Since President Donald Trump's inauguration, Democratic candidates have overperformed during special state elections, according to a data analysis. The Democratic shift during these races indicate the that minority party could potentially mount a comeback in the 2018 midterms.
On June 5, statistical analysis site FiveThirtyEight posted a study of the 24 state elections that took place since Trump entered the White House on Jan. 20.
The report found that Democratic candidates won 12 of those state legislature seats while their GOP opponents won out in the 11 remaining races. While that would indicate a split between the two parties' performances, the polling group found that the Democrats overperformed based on previous elections.
Comparing the margin of victories and losses for Democratic candidates in those 24 races against the weighted partisan average in the same districts during the 2012 and 2016 presidential elections, FiveThirtyEight found that Democratic turnout had swung by an average of 14.4 percentage points.
According to the report, Democrats had improved upon their 2012 and 2016 performances across the country, from races in Minnesota to Louisiana. While these 24 races were for state legislatures, they could serve as a sign for a Democratic surge in the 2018 midterm elections.
One race that has drawn national attention is the House race between Democratic candidate Jon Osoff and GOP candidate Karen Handel in a Georgia special election. Republicans have held the seat since 1979, but Osoff is currently a very narrow front-runner.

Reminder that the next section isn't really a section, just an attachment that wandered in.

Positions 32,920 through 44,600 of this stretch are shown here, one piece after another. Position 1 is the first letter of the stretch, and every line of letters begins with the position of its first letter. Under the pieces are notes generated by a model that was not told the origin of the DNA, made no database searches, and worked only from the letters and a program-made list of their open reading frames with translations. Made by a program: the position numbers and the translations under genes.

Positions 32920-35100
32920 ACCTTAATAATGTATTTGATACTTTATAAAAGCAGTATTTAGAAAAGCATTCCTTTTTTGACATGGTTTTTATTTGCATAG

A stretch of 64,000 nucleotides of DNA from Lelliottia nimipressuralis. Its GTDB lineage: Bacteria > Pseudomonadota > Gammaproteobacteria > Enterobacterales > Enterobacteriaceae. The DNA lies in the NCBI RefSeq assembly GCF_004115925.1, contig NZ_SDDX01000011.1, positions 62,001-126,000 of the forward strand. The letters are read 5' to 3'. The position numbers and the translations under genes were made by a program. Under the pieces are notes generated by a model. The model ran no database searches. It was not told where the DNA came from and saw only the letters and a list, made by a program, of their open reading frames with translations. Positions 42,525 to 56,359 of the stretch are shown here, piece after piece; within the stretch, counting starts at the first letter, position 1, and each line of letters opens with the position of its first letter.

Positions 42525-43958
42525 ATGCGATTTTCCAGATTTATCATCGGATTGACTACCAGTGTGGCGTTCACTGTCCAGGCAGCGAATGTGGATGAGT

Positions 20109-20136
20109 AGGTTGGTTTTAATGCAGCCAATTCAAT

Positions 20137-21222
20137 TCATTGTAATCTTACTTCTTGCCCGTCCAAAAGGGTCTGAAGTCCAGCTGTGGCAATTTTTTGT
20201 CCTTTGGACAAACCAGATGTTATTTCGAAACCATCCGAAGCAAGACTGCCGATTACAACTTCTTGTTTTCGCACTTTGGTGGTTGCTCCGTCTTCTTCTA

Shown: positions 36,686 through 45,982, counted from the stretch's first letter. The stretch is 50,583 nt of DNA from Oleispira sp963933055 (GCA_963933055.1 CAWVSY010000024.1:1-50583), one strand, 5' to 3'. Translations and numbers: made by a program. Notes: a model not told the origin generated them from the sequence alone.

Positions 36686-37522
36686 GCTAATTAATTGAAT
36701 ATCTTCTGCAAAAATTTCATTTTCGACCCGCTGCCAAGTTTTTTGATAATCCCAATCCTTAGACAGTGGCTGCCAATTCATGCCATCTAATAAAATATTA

On June 2, a survey conducted by WSB-TV/Landmark Communications found that Osoff led the race with 49 percent support while Handel was right behind with 48 percent support. The competitive race will reach its resolution on June 20.
Democrats have set their sights on the House for 2018 after being ousted from the White House in 2016. Democratic lawmakers have pledged that if they retake the House majority, they would use the chamber's oversight powers to investigate the Trump administration for any wrongdoing, NBC News reports.
"When we take back the House in 2018, Democrats are going to hold this administration accountable," Democratic Rep. David Cicilline of Rhode Island said. "And we'll make sure there are real consequences for anyone who tries to use their elected office for personal gain ... especially President Trump."
As of April 25, Republicans dominated the House with 238 GOP lawmakers, while Democrats occupied 193 seats, according to House Press Gallery.